Printed from: http://www.stfm.org/CareerDevelopment/FellowshipsandCertificatePrograms/ResidencyFacultyFundamentalsCertificateProgram/FrequentlyAskedQuestions
Residency Faculty Fundamentals Frequently Asked Questions

Can I buy a bulk subscription for all of my faculty?

No. Residency Faculty Fundamentals is a training program for individuals. If you're looking for a bulk subscription for an online faculty development resource, consider TeachingPhysician.org.

How long do I have to complete the program?

You have up to one year to complete the program in order to graduate and earn the certificate. You have access to the courses for two years. We estimate that it will take most learners about 25 hours to complete all the learning activities and assignments.

Is there a time requirement for the program director?

Program directors or other senior faculty may need to meet with the learner for 3-4 hours over the year-long course of the program to explain things such as how your program is funded, how you're meeting ACGME requirements, and what some of your policies and processes are. 

As a program director, can I find out how my faculty are doing?

We encourage you to talk to your faculty to confirm that they're progressing through the program. At any time, your faculty can print out a copy of their online dashboard, which shows their progress to date. Your faculty will need to meet with you during the program to complete their assignments. When they complete the program, they will receive a certificate and a letter to share with you. STFM and the course instructor cannot share data about individuals' performance (although the names of graduates will be posted on the STFM website). 

What's the difference between a certificate program, a certificate of participation and certification?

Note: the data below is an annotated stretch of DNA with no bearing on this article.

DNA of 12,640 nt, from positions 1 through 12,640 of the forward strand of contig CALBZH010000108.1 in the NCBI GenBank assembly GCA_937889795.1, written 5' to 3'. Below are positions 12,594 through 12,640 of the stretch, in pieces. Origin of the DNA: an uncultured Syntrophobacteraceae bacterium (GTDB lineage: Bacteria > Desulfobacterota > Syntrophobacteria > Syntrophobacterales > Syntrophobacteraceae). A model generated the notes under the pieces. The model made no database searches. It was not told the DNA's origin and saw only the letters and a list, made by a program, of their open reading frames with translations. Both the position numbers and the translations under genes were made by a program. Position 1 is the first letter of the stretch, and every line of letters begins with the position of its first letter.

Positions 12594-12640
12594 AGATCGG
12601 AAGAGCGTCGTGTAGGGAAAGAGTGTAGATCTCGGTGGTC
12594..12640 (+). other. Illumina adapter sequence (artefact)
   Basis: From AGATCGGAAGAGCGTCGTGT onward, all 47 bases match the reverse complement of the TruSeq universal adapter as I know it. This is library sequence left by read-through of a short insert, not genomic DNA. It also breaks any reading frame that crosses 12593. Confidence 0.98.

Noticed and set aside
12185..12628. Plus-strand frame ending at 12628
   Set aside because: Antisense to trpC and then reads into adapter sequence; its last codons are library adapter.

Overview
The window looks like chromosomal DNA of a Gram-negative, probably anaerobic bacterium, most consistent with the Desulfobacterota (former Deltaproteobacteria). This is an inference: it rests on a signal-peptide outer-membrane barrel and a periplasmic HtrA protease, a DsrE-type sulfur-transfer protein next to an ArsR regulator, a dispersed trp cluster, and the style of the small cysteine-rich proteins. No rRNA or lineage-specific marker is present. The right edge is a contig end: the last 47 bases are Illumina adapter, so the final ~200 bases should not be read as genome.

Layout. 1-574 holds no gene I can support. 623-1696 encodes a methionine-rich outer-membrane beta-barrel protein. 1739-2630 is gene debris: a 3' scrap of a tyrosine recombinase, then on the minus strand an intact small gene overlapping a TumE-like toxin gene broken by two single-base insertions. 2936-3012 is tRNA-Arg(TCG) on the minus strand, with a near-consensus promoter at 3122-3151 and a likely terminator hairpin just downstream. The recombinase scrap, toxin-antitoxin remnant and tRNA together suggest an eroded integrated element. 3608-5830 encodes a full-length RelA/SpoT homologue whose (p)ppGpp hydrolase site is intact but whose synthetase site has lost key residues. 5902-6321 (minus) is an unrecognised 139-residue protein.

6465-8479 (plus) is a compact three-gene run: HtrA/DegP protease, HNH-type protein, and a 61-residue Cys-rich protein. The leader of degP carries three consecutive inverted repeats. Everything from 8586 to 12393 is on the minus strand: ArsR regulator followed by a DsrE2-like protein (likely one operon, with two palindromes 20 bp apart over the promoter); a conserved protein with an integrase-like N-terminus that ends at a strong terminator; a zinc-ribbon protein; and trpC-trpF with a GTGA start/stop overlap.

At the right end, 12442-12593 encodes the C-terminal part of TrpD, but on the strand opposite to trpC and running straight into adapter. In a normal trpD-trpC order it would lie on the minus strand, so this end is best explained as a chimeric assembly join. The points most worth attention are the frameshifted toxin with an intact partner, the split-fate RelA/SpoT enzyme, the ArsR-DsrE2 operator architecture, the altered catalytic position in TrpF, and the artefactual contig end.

“The primary focus of an assessment-based certificate program is on facilitating the accomplishment of intended learning outcomes. Although assessment is an integral part of the certificate program, the primary purpose of the program is to provide education and training which supports the accomplishment of the intended learning outcomes. The certificate awarded designates that participants have completed the required education/training and demonstrated accomplishment of the intended learning outcomes.” 1

A certificate of attendance “signifies that a participant was present and in some cases that the participant actively participated in a program or event. Demonstration of accomplishment of the intended learning outcomes by participants is NOT a requirement for receiving the certificate; thus, possession of a certificate of attendance or participation does not indicate that the intended learning outcomes have been accomplished by the participant.”1

Professional certification “is a voluntary process by which individuals are evaluated against predetermined standards for knowledge, skills, or competencies. Participants who demonstrate that they meet the standards by successfully completing the assessment process are granted a time-limited credential. To retain the credential, certificants must maintain continued competence. The credential awarded by the certification program provider denotes that the participant possesses particular knowledge, skills, or competencies. Whereas the focus of an assessment-based certificate program is on education/training, the focus of professional/personnel certification is on the assessment of participants. Moreover, the assessment is independent of a specific class, course or other education/training program and also independent of any provider of classes, courses, or programs. The assessments are NOT designed to evaluate mastery of the intended learning outcomes of a specific class, course or education/training program and the certification program provider is NOT the sole provider of any education or training that may be required for certification.” 1

1. Institute for Credentialing Excellence. Defining Features of Quality Certification and Assessment-Based Certificate Programs. http://www.credentialingexcellence.org/d/do/71. Accessed March 28, 2016.


Copyright 2017 by Society of Teachers of Family Medicine